The fruit fly Drosophila melanogaster lives in deserts and also urban environments with many hot surfaces and resulting air currents. (Photo: Sanjay Acharya)
When insects migrate over vast distances, many take advantage of a natural phenomenon called thermal convection, which causes flow movement when air at different temperatures interact. Hitching a ride on invisible rollercoasters called convection cells, insects—like aphids and spiders—follow the flow of warm air upwards and cold air downwards.
“They are floating up to 3,000 feet,” said Victor Ortega-Jimenez, an assistant project scientist in the Combes Lab at UC Davis, of this movement. “All these clouds of insects are floating up there and moving in these convection cell patterns.”
The snipefish, an ocean-dwelling relative of the seahorse, has a very long, skinny snout ending in a tiny mouth. A recent study by UC Davis graduate student Sarah Longo shows that snipefish feed with an elastic-boosted head flick at almost unprecedented speed.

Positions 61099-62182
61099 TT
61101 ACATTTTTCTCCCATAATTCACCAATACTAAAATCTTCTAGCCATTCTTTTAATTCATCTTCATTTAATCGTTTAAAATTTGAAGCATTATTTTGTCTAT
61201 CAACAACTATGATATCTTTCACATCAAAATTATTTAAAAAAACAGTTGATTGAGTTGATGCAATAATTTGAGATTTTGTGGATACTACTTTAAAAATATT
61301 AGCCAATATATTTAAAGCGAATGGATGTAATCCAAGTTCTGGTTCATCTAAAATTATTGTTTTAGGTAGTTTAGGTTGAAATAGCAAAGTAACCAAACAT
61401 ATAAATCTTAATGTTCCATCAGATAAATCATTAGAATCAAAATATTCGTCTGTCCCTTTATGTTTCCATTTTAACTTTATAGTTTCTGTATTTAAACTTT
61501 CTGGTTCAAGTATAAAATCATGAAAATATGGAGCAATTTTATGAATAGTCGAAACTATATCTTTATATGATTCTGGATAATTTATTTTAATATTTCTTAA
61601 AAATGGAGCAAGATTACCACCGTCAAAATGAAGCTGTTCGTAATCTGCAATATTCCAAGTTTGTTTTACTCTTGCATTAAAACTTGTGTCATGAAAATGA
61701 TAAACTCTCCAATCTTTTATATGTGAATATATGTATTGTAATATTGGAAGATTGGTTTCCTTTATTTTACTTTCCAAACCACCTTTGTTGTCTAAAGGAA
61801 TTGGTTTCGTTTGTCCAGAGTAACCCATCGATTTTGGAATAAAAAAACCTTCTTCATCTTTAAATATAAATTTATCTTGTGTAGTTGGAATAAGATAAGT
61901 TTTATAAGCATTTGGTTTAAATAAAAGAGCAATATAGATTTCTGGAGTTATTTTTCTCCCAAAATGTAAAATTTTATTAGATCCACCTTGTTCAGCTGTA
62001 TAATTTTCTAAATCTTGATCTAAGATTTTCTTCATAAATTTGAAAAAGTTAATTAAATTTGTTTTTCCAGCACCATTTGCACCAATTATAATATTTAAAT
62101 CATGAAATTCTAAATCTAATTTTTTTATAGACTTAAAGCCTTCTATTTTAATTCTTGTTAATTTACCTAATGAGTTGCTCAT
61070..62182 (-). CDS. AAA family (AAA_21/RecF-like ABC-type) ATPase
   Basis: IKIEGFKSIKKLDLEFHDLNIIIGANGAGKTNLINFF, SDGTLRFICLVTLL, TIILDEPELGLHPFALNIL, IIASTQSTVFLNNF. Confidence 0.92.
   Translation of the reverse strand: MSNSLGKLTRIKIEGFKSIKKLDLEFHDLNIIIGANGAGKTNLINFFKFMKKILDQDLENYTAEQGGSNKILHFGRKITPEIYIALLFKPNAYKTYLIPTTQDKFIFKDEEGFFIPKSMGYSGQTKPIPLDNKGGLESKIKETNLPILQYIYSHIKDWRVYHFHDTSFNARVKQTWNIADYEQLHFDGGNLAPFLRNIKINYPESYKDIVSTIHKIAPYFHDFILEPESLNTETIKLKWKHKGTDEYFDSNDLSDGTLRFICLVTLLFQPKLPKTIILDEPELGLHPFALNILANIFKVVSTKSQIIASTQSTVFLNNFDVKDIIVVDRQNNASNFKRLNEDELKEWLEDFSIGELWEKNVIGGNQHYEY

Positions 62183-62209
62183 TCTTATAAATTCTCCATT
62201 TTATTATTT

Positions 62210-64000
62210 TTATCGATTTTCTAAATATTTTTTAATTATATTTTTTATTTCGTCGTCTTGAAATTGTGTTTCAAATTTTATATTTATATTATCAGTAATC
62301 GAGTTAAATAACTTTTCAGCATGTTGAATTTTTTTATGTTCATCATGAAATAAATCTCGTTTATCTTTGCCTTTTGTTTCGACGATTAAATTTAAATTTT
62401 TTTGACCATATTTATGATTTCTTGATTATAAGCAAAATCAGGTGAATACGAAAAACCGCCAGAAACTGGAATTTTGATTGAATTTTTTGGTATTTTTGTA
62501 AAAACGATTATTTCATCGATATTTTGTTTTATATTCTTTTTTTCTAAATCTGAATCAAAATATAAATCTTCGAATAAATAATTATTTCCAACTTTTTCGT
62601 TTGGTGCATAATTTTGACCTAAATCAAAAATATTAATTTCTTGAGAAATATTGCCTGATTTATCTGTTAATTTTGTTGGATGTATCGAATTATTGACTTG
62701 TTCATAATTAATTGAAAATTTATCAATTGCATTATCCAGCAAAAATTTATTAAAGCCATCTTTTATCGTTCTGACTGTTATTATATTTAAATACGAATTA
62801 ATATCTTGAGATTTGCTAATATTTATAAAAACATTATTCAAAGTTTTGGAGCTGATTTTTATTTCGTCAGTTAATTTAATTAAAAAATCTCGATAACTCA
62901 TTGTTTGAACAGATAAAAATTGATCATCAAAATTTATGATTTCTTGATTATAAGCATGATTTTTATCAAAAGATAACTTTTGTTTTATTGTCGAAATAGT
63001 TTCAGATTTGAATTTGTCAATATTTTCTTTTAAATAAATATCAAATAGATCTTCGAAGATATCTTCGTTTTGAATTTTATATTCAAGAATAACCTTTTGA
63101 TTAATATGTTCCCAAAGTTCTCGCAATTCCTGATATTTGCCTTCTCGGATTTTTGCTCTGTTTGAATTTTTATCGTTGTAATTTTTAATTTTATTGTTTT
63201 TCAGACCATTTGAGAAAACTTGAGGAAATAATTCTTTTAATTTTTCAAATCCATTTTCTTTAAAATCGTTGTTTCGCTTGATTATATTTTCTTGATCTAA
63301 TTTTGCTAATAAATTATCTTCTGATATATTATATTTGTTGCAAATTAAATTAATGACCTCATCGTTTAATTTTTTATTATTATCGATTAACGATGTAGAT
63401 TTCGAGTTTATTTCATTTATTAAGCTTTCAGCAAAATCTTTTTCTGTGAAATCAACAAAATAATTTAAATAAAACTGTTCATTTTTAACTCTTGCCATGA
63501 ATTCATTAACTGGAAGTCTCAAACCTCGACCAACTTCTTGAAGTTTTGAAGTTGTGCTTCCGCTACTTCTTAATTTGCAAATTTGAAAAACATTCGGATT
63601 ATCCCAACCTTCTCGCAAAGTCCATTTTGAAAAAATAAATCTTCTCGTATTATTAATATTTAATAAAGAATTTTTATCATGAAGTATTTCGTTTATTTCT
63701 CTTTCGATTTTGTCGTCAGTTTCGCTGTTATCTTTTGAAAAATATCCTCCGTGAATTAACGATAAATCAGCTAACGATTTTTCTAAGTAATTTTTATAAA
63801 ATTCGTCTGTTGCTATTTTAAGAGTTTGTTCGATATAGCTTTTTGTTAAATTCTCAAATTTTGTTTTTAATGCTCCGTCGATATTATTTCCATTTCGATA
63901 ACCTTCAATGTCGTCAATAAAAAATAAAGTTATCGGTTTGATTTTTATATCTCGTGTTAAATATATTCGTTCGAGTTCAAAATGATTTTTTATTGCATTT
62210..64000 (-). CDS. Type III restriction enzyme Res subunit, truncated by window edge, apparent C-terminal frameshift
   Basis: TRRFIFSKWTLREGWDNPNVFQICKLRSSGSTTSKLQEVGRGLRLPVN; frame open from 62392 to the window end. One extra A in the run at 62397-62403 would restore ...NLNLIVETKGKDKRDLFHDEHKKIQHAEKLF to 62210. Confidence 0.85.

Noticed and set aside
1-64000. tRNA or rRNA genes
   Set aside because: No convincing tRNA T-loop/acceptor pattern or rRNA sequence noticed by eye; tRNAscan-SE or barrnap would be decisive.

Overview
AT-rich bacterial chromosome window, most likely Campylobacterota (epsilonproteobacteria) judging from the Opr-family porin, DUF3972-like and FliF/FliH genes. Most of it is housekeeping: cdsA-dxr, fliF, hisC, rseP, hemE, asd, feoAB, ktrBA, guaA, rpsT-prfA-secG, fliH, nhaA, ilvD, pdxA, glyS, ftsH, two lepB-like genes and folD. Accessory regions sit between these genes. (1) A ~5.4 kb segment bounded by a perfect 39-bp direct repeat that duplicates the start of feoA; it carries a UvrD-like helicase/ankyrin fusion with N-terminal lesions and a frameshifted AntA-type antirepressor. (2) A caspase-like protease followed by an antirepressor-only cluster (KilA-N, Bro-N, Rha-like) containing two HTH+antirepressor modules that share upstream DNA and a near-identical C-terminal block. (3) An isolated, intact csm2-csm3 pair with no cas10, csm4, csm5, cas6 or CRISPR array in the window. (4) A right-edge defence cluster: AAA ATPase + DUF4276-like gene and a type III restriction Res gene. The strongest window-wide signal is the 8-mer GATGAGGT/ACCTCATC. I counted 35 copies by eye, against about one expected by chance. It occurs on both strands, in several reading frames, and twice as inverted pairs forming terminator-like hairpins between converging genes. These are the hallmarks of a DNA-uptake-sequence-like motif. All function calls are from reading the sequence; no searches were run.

“At as little as two milliseconds, it’s among the fastest feeding events ever recorded for fish,” said Longo, now a postdoctoral researcher at Duke University.
Snipefish, seahorses and pipefish all have long, skinny snouts and use “pivot feeding” to capture food, Longo said, meaning that they pivot their head rapidly to bring their mouth up close to the prey and suck it in.
Spinal injuries are life-changing, and it used to be thought that recovery of limb movement below the injury was impossible. But new research is showing that with the right therapies, the body can find ways to work around spinal injuries. Professor Karen Moxon of the UC Davis Department of Biomedical Engineering talks about her work with rats and how they can recover from injury.